It is a good thing to give thanks unto the Lord,Psalm 92:1–3
and to sing praises unto thy name, O Most High:
To shew forth thy lovingkindness in the morning,
and thy faithfulness every night,
Upon an instrument of ten strings, and upon the psaltery;
upon the harp with a solemn sound.
What is translated “solemn sound” in the KJV is rendered differently elsewhere: “harmonious” in the NKJV; “melody” in the NIV and ESV. As these several translations show, it is somewhat difficult to ascertain the precise meaning of the phrase. The implication may be that of the sound of lyre and psaltery, stringed instruments that “murmur” when compared with the loud trumpet or high-resounding cymbals. The definition of “solemn sound” that the KJV has in mind is clearly not synonymous with similar sounding “sober,” or “somber,” words that convey gloom. Solemnity can be awe-inspiring, describing a sublime experience. The Bible commands a kind of rigorous and upbeat religious solemnity, possibly similar to the way Paul uses the word “order” in his epistles. Paul joys in the Colossian’s “order” in worship (Col. 2:5). He exhorts the Corinthians to worship in a way “decently and in order” (I Cor. 14:40).
Whether we define “solemn sound” as soft murmuring strings, harmony, melody, or order, all are distinctly musical. By definition, music is harmonious even if everyone is singing the same part. If it weren’t harmonious, it would sound like noise. Harmony (i.e. orderliness) is the chief difference between music and noise.
So among first principles of singing at Christ Church is selecting music that is highly and obviously harmonious and distancing ourselves from music that veers toward noise. But what does this mean and how do we apply it?
Our church sings traditional songs. “Traditional” implies “old” but not “outdated.” In this sense, traditional music can be completely brand new. I had a friend in college that in one conversation criticized hymns as “old fogey,” wanting to see more “relevant” styles replace them. This kind of criticism assumes that traditional styles were once relevant but no longer are. This is like saying that putting up a Christmas tree could ever get old or that we might tire of fireworks at the Fourth of July. Far from growing old, traditions are timeless and are enjoyed for their own sake. Traditions are not fashions that come and go at whim.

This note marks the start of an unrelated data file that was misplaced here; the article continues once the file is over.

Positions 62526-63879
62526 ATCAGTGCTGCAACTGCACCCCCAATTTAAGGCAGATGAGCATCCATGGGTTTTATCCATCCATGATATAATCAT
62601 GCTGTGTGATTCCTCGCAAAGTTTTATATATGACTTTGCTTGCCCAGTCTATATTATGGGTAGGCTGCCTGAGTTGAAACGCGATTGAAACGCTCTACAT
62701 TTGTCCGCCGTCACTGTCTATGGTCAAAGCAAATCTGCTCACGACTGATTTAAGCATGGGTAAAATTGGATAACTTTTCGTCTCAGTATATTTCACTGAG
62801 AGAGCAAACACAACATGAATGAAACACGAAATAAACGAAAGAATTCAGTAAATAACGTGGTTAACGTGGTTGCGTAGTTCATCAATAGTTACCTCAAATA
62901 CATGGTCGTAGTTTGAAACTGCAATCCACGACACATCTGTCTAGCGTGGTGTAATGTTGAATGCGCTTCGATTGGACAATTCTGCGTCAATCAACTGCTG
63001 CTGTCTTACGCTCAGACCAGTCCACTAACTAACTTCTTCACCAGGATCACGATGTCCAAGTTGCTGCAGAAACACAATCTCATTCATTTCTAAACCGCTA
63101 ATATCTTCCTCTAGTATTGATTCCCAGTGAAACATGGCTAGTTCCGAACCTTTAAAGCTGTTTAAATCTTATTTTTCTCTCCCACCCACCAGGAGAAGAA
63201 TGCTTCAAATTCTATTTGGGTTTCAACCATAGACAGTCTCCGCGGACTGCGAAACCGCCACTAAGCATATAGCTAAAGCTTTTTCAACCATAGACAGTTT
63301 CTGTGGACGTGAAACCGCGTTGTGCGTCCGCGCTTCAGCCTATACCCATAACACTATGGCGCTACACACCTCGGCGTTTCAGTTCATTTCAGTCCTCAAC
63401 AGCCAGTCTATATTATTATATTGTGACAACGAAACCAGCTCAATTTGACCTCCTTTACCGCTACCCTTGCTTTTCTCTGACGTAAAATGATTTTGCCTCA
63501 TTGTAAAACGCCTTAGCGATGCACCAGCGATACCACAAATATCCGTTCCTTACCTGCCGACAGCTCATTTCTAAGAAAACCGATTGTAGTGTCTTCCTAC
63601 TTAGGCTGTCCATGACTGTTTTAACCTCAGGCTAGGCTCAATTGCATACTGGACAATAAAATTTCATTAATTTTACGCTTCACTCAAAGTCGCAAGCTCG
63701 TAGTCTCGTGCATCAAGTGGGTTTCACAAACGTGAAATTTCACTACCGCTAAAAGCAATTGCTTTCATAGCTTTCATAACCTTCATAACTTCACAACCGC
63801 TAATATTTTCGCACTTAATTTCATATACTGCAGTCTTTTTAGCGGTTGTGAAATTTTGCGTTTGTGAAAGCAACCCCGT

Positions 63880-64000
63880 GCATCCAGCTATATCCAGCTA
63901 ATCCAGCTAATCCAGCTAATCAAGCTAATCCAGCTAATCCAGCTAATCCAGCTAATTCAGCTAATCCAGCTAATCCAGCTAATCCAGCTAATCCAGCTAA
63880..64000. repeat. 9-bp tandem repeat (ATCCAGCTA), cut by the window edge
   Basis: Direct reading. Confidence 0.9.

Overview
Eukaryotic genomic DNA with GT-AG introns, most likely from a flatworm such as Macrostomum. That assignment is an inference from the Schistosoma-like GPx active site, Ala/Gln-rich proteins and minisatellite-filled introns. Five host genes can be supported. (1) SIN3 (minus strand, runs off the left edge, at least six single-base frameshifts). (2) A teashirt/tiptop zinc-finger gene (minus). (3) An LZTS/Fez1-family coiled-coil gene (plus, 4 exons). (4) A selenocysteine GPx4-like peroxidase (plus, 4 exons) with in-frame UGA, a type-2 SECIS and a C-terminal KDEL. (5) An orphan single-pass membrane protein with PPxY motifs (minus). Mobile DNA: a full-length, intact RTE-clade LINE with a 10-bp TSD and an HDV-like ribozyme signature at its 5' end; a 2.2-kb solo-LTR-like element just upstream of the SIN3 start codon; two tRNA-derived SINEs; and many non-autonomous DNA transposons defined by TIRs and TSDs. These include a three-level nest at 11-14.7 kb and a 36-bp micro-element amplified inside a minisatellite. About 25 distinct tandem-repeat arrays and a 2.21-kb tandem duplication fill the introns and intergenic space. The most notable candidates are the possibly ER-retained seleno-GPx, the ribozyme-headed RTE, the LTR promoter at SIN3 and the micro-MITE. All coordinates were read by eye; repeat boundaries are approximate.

Songs in the hymn tradition have a steady, and stable musical quality. One might say, a “solemn sound.” It is not fluid, or emotionally charged, or beat-driven the way rock n’ roll is. Its staid quality is actually what makes it so useful as worship music. It is even-paced and predictable, for the most part. It is a type of music that is intended to get a large crowd of men, women, children, both young and old singing all at the same time. Start playing fast and loose with the rhythm, or ditch the clearly chiseled out four to eight-line melody, and people are lost.
Some reading this are thinking “I’m already lost. I can’t sing these songs. They’re completely new to me.” Like Bill Clinton, I feel your pain, although not creepily. I am here to help our people worship confidently and successfully.
Music comes forth from a people. It is a manifestation of what they love and value. It displays their communal identity and unity. When done well, singing is an activity that all individuals in the group can all do at the same time without chaos. Give everyone a racket a yellow-green ball, dress them in clean white skirts, and “tennis” is not the word that comes to mind. This is all to say that your difficulties learning the songs may be because you’re new to our people. Our church has built up its repertoire of songs over the course of several decades. As a new person you’re confronted by a seemingly fully-grown mustard tree, not a grain of seed. As it took years for our song repertoire to grow and grow on us, so it will take time for you also get used to it, and even love it the way so many of us do.
So what do you do if you can’t sing the songs? Here are a couple suggestions. First, simply listen. Being quick to listen and slow to speak is borne out by our physiology of having two ears and one mouth. Perhaps God wants us to listen twice as much as we speak. If a song is utterly foreign to you, you will not be harmed by listening carefully to it even several times before trying to join in. Music is a glorious thing even to hear, so tell yourself “I can’t sing this song yet, but for now I get to enjoy it as a spectator. I can join in later.”
Secondly, practice as you are able. This can be done at the piano, accordion, or around the table. But other tools are available. We have gifted men in our midst that have created a couple of apps for the use of learning our music. Here’s one (send Frank an email. He’ll hook you up). And here’s another. View or request to join the “Sing the Cantus Christi” Facebook group. There you will find videos of folks from around the world singing our songs. Check out the music library page on the Christ Church website. We continually add audio and video recordings of our songs to that page. Attend our monthly Psalm Sings, or guys, go to Beer and Psalms Wednesday afternoons. At these events you will get another chance to get acquainted with our songs, but they are also great fellowship opportunities for hanging out with people in our community.